Mexico’s President Andrés Manuel López Obrador announced Nov. 8 that he will “require private rail companies that mostly carry freight to offer passenger service or else have the government schedule its own trains on their tracks,” according to an Associated Press (AP) report.
According to the report, López Obrador “denied any motion that his decree to be issued later this month amounted to expropriation of private property,” saying instead that “existing law guarantees passenger trains priority.”
Following a 1995 reform that gave concessions to Ferromex and a subsidiary of Kansas City Southern (now CPKC), almost no regular passenger service remains in Mexico besides a few tourist trains that run on “relatively short, unconnected routes to tourist attractions like northern Mexico’s Copper Canyon and the western tequila-producing region around Jalisco,” according to the AP report.
López Obrador, who is known for his “nostalgic love of trains” and for “state-owned companies in general,” announced in August the creation of a government airline to be run by the army. In May, the government sent in marines to seize one of Grupo Mexico’s southern rail lines on national security grounds,” according to the AP report. López Obrador said the company has since “reached an agreement to cede the tracks.”
According to the report, the “pet project” of López Obrador’s administration is the construction of the Maya Train (Tren Maya), a $20 billion, 950-mile line intended to run “in a rough loop around the Yucatán Peninsula, connecting beach resorts and archaeological sites.”
The railway companies, AP reports, “did not immediate respond to requests for comment on the president’s plan, in which the firms would be offered first chance to implement passenger trains.” If they refuse, AP reports, “the government will schedule its own trains on tracks that are currently used almost exclusively by freight trains.”
López Obrador, according to the report, did not mention whether the companies would be offered any government subsidy for passenger service.
According to the AP report, almost all passenger railway services in the world are subsidized to some extent with few making enough money to run on their own and many losing money.
López Obrador also said the railway network “would have to be electrified for passenger service; most freight trains have diesel or diesel-electric locomotives,” according to the report.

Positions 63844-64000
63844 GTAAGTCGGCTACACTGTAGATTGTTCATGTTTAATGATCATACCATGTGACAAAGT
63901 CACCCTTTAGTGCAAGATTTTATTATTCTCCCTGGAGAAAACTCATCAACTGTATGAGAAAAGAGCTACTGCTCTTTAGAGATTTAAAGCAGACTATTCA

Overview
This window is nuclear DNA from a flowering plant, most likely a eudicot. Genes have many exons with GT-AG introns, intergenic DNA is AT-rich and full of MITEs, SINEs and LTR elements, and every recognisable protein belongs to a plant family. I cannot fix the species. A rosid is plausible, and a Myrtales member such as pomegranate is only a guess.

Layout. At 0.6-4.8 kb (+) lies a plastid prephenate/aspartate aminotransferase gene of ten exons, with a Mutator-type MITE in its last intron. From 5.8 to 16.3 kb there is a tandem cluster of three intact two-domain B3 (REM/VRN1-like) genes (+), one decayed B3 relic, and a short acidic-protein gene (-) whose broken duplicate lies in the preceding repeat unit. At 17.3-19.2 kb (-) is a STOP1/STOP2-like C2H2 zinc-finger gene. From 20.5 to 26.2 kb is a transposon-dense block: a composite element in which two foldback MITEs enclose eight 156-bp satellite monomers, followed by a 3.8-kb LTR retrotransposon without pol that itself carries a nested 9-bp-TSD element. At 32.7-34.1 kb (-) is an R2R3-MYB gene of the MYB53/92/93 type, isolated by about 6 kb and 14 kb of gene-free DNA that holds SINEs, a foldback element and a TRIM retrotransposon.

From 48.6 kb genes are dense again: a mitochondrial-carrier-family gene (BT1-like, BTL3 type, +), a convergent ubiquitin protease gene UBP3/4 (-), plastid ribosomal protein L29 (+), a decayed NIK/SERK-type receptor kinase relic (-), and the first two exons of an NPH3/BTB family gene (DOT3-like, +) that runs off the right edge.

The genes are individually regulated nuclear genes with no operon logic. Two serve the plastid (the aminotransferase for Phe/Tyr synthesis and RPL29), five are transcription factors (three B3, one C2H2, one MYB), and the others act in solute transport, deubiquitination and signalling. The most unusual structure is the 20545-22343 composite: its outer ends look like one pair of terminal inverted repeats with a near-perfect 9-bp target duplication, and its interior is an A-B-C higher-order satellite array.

Moreover, AP reports, “issues of conflicting schedules, train speeds, stations and rolling stock are likely to arise if passenger and freight trains run on the same tracks.”
“In most parts of Mexico there are few inner-city train tracks or stations left. Mexico’s old government national railway company offered poor, slow service and lost huge amounts of money before the private concessionary operators took over the lines.
“Moreover, even freight service in Mexico has become problematic because of the safety risk posed by thousands of migrants who hop freight trains to ride to the U.S. border, according to the report.
In September, Ferromex, Mexico’s largest concessionary railway operator, temporarily halted service on some lines in the north of the country, citing about a “half-dozen regrettable cases of injuries or deaths” among migrants hopping freight cars in recent days, according to the AP report.
CPKC on Nov. 18 issued the following statement the draft decree concerning passenger rail service in Mexico issued by the Mexican Federal Government:
“CPKC is reviewing the draft decree and remains directly engaged with the Mexican Federal Government regarding potential passenger rail service on certain existing freight rail corridors.
“CPKC de México has previously reached an agreement with the Mexican Federal Government to perform a study of what is required for the proposed new passenger rail service on the right of way of the corridor between Mexico City and Querétaro.
“The draft decree, which is expected to become effective by November 20, 2023, also identifies the San Luis Potosí-Monterrey-Laredo corridor for the proposed passenger rail service. As required by our concession, CPKC de México will work closely with the Mexican Federal Government to evaluate passenger service on that corridor.
“The draft decree emphasizes that the public freight rail service will be respected and as such, we do not expect an adverse impact on our concession. CPKC has extensive experience hosting passenger rail services in multiple locations across its network in the United States and Canada while efficiently managing freight service.”
Mexico’s government on Nov. 20 issued a decree that will “force freight railway lines to give preference to passenger train service over their normal freight runs,” according to a report by the Associated Press (AP).
According to the AP report, the degree gives the two main private concessionary rail operators until Jan. 15 to present proposals for offering passenger service themselves. If they decline, AP reports, the government will “put the army or the navy, which have no experience operating railways, in charge of the services.”
CPKC issued a statement over the weekend (see above). However, Ferromex has yet to provide a comment,.